The Alliance acknowledges that Ukraine has an important and even unique place in the European security order. An independent democratic and stable Ukraine is one of the key factors of stability and security in Europe. Its geographical position gives it a major role and responsibility. Ukraine's decision to renounce nuclear weapons and to accede to the Nuclear Non-Proliferation Treaty greatly contributed to the strengthening of security and stability in Europe. It has earned Ukraine special stature in the world community.

NATO attaches a special importance to its relationship with Ukraine. In 1995, NATO and Ukraine jointly issued a statement in which we agreed to strengthen and expand our relationship. I have already mentioned the areas of progress; in Partnership for Peace, in Bosnia and Herzegovina, and in our frequent diplomatic and military meetings.

Now we want to go further. We want to develop a document which will see the NATO-Ukraine relationship go beyond what we have today. Our officials are presently working on the arrangements for what I would call a distinctive relationship, recognising Ukraine's international stature and its undoubted potential to a play a strong role in European security.

I hope we can conclude our negotiations on a distinctive relationship as soon as possible. It will give us the arrangements needed to cooperate together in the interest of European stability and, if necessary, consult and coordinate together in a crisis.

NATO's desire to develop our Partnership applies to all our Partners, including Russia. Achieving a relationship between Russia and the Alliance is of special importance. Both have great contributions to make to European security. A close partnership with Russia would recognise that.

I was given the task of negotiating a NATO-Russia document by NATO foreign ministers last December. We have met in five rounds of discussions. Only last night, I was in Luxembourg with Minister Primakov. Each time there has been progress. We are now working jointly on the text of an agreement. My aim is to conclude the text as soon as possible. An end-May meeting, in Paris, of all NATO leaders and President Yeltsin to sign it, is envisaged.

Of course, there are some difficulties still to overcome. We understand Russia's concerns about NATO enlargement, and we have made a number of clarifications of our intentions. As a defensive Alliance, we threaten no one. The Allies will remain capable at all times of fulfilling our collective defence obligations. Yet, this should not be considered in a negative way by the Russians.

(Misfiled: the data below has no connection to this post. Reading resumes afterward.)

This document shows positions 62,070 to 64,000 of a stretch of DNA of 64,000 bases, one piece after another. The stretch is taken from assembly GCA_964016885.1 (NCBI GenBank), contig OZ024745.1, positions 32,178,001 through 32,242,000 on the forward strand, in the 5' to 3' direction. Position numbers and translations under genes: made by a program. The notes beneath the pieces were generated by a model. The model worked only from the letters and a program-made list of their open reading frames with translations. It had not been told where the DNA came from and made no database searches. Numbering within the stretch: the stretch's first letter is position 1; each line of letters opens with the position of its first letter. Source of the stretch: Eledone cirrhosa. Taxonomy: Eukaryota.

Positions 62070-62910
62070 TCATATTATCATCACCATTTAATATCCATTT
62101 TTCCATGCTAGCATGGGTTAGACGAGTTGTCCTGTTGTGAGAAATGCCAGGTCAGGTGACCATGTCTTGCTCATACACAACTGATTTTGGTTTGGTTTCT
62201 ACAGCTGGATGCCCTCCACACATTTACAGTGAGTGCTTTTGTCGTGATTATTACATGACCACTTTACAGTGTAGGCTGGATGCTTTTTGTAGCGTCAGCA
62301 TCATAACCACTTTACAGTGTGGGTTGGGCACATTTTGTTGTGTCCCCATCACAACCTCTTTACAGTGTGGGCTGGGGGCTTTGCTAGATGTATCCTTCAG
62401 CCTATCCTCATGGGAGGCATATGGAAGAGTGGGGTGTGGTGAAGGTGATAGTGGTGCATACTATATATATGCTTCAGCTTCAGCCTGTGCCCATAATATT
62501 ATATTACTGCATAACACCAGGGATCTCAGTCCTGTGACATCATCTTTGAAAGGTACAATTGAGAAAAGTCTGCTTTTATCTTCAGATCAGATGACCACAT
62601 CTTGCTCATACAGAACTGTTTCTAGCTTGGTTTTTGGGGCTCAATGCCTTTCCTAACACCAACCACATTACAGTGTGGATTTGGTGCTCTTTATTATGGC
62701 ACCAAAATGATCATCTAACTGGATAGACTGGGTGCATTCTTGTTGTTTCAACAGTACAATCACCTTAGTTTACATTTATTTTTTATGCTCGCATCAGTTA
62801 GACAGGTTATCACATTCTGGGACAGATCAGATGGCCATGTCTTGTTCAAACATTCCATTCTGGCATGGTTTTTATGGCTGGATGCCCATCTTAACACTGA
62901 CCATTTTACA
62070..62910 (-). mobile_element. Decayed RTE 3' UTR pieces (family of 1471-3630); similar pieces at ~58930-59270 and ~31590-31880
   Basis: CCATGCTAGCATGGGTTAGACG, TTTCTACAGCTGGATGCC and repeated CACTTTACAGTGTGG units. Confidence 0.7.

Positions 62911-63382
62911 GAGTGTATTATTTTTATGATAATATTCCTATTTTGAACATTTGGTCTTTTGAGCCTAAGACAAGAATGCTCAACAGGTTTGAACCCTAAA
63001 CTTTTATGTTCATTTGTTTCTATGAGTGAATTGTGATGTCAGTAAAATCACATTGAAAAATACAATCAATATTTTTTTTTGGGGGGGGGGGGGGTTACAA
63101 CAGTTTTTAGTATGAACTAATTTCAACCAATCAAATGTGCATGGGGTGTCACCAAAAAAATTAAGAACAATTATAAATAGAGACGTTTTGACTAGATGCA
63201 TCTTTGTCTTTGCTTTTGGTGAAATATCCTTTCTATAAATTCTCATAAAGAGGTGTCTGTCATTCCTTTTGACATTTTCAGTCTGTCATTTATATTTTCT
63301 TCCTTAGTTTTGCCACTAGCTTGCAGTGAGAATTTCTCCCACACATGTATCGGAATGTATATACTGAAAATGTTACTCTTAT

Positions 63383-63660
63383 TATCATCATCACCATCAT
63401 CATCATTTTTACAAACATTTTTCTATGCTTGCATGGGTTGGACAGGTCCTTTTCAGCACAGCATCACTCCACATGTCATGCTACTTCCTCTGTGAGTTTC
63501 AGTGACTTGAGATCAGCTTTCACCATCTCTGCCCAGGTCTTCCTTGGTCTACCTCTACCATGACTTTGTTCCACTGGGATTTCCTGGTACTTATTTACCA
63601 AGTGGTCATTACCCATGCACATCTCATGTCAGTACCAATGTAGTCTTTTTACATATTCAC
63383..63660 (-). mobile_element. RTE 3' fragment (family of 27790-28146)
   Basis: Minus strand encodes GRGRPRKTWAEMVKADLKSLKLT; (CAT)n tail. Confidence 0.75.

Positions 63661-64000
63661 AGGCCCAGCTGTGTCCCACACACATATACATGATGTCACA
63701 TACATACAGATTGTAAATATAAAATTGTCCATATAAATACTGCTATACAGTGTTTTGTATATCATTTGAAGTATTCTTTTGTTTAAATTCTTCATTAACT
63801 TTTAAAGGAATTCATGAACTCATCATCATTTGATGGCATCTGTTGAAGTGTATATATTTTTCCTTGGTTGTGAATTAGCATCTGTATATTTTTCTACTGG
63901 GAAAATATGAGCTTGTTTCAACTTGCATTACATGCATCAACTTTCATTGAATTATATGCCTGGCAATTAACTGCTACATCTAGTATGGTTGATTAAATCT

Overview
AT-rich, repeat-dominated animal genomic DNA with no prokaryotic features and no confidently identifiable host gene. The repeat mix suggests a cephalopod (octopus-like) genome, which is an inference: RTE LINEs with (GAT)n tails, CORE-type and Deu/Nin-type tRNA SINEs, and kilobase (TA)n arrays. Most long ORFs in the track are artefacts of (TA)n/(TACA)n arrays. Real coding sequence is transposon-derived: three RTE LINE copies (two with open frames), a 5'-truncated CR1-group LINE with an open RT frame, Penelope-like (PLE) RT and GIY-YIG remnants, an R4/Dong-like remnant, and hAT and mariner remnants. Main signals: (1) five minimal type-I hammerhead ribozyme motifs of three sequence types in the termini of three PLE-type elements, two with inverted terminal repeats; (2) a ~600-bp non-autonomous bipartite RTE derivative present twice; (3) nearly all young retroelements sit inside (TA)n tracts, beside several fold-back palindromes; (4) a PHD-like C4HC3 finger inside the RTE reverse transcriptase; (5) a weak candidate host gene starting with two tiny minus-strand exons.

NATO's enlargement does not require NATO to station nuclear weapons on the territory of new members, or reverse the reductions that have been underway for many years now. Nor does it require the same level of conventional forces or the kinds of forward presence in our conventional force posture that was necessary in the past. The Allies are ready to initiate further reductions in the conventional ceilings allowed under the CFE Treaty and have put forward a far reaching set of proposals to adapt this treaty to the new security reality of Europe.

The result we want from Russia is the same as for Ukraine: increased cooperation, friendship and mutual trust. A real Partnership between NATO and Russia represents a unique opportunity to work together in the wider interest of European security as a whole.

It should be clear from what I have said that we are in a formative period of European history. Such arrangements were in the past unthinkable, and even institutionally impossible. Now everything is so different. Institutions, like NATO, are ideal instruments for developing closer links between countries. For decades, NATO members learnt to work ever more closely together in their common security interest. They want to develop close relationships in the wider interest of a peaceful, stable Europe.

In other words, the Allies want to use NATO to bring Europe further together. There is a real chance open to us to create the kind of Europe everyone wants: peaceful, stable, cooperative, prosperous. To realise our hopes for the future, the foundations have to be put in place now. Real, long-term security can only come from close cooperation now and in the years to come.

Let me however emphasise one key point: the importance of arms control and, particularly, the CFE Treaty. If this continent is ever to escape from its historic antagonisms and recurrent conflicts, then there must continue to be an effective control on levels of military armaments. There must be a system of confidence-building and verification of equipment levels.

The CFE Treaty remains of the highest importance for the future security of the whole continent. The key benefit for everyone is that it sets a limit to equipment, and prevents destabilising concentrations of forces. The Treaty has to be modernised. Ukraine will also benefit from this adaptation. But its key features must be preserved for the sake of everyone's security.

As Secretary General of NATO, I have come here to show the importance the Allies attach to Ukraine. I want to give a boost to the talks we are having on a new agreement between us. But, of course, NATO is just one institution in Europe. We cannot do the work of others. Nor do we see ourselves as working separately from other institutions. We see our role as entirely compatible, and mutually supportive. The building of a peaceful and stable Europe concerns all institutions of Europe.

All the organisations of Europe have to adapt to take full advantage of the new cooperative possibilities of today. The OSCE, the European Union, the Council of Europe and NATO have all been adapting. However, these institutions have yet to realise their full potential. The benefit of democracy, of economic development, of security, must be spread across the continent. By working together, the institutions can do this.

The next generation of Europeans will grow up in an entirely different world from the one most of us know. They will find it difficult to understand why Europe was divided for so long. They would find it even more difficult to understand if we did not do everything within our power to erase that legacy, and to make a new start. My visit here is a symbol of the progress made and to continuing progress in the future. I am confident that the next generation will look back to the 1990s as the decade when Europe was put back together again.